55 MPH and State Fundraising Registration…Black and White Letter of the Law and the Gray World We Live In

By: Ron Barrett, COGENCY GLOBAL INC. on Thu, Jun 01, 2017

State Fundraising Registration.jpgThat road sign just ahead is very clear. It’s black and white, and it’s telling me to slow down…drive 55!  However, despite the black-and-white letter of the law, the gray world I live in dictates that I drive 65…with admonitions sounding in my head from my driver’s ed teacher in high school…“slow down, lead foot!”

Like the 55 MPH speed limit, state charitable solicitations acts are very clear about the requirement for registration when a nonprofit solicits charitable donations. The trigger, or threshold, for state charitable registration, absent any applicable exemption, is simply any activity that constitutes a request for a charitable contribution for a charitable purpose. Solicitations can be in the form of an e-mail, text, phone call, letter, personal contact, grant request, advertisement (TV, radio, magazine, or newspaper), special event, or a myriad of online fundraising options. A single request, direct or indirect, for a charitable contribution can trigger the need to register, regardless if a donation is received*.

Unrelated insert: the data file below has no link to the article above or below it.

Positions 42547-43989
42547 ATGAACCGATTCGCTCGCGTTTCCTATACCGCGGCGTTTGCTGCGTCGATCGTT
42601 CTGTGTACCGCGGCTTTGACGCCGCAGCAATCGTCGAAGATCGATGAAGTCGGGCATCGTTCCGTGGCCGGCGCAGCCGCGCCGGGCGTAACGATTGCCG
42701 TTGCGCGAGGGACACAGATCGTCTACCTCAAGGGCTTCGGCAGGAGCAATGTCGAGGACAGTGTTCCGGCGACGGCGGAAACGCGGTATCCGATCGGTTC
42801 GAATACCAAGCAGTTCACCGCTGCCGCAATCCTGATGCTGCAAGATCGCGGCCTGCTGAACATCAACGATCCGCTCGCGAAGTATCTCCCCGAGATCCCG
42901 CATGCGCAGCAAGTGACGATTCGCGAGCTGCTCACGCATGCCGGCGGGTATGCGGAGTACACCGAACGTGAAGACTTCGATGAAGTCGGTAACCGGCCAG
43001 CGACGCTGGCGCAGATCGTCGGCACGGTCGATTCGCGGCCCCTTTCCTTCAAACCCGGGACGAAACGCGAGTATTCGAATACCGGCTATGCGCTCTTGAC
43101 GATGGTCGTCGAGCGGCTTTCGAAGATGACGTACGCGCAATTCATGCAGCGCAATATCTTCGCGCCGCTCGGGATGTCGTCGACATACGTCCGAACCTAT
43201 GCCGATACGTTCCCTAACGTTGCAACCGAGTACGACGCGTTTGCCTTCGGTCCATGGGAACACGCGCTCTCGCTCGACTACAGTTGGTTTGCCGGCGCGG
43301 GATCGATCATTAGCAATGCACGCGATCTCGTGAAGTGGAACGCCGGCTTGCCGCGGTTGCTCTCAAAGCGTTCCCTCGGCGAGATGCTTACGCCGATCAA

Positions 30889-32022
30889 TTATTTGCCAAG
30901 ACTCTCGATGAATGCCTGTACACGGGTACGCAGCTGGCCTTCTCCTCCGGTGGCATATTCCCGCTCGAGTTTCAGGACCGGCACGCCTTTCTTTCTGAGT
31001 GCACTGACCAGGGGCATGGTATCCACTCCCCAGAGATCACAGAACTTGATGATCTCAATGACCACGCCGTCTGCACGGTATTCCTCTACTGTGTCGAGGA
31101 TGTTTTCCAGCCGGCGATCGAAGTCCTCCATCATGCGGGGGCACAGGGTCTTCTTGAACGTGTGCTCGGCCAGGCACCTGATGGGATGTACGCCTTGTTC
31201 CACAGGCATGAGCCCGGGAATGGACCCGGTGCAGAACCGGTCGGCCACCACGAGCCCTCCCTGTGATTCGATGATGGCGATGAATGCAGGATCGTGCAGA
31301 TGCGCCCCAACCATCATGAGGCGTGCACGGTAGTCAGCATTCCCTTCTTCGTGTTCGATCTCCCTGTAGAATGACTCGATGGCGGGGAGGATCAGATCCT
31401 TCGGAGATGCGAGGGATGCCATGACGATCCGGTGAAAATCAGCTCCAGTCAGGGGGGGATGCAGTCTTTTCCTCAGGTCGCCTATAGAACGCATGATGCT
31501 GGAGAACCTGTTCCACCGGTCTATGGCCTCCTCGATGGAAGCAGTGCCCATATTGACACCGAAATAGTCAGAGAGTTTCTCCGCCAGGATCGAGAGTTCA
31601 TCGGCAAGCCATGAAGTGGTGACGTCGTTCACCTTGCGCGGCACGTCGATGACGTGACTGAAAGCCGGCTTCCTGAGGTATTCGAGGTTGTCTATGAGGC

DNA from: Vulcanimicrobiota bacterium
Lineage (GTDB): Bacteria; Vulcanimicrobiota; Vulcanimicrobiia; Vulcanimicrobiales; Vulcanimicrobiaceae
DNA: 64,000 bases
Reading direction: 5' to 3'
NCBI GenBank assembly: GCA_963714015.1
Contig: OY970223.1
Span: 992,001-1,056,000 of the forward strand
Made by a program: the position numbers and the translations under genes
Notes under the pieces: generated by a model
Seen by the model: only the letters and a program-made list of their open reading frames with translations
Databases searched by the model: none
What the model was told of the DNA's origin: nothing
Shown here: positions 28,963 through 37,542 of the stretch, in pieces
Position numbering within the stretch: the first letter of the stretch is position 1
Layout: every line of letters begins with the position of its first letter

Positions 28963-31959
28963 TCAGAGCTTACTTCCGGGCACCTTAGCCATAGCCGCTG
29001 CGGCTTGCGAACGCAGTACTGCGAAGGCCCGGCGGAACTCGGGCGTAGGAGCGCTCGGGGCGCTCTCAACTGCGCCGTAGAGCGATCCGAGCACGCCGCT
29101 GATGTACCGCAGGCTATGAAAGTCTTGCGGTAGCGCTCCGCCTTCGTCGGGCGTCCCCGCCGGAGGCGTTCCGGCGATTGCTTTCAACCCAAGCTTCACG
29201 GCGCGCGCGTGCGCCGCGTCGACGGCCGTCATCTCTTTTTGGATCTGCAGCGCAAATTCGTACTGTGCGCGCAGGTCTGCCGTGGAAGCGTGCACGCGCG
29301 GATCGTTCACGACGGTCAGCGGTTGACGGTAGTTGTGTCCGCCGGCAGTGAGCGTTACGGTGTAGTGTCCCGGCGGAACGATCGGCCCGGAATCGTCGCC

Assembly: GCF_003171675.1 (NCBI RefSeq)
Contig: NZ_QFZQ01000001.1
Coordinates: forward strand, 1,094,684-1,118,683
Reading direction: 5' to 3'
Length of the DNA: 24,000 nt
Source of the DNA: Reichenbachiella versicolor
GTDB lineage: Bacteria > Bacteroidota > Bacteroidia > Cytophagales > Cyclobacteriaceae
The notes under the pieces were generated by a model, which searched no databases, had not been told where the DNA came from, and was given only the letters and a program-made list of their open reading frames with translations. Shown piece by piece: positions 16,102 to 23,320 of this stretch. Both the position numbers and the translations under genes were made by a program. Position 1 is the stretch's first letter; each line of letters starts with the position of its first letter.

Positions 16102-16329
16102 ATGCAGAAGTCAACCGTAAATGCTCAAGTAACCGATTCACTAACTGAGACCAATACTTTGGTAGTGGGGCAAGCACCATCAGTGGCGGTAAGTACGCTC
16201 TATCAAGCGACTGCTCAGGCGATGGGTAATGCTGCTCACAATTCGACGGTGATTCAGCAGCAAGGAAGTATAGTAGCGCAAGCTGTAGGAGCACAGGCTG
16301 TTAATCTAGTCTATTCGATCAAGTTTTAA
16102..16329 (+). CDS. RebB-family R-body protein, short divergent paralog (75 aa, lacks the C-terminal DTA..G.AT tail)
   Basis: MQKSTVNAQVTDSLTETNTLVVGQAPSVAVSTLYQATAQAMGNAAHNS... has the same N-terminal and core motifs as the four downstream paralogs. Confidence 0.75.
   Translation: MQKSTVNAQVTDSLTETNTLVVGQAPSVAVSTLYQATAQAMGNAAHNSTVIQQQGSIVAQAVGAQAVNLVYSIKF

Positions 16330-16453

Risk vs. Cost: Why a Nonprofit May Decide Not to Register

This is the black-and-white letter of the law. However, the gray world that some nonprofits live in can lead them to take their chances as a strategy, and err on the side of not registering to solicit in some states. I liken this to the fact that I choose to drive 65 MPH. I know that the law, according to the sign just ahead, says that I must limit my speed to 55 MPH. However, I am comfortable taking a risk and driving a little faster. Some nonprofits that have very minimal fundraising activities in some states, with little or no donations received from donors in those states, feel the risk is similar. They calculate that the risk of enforcement is low and not worth the time, money and effort it takes to register and renew every year, sometimes in up to 40 states.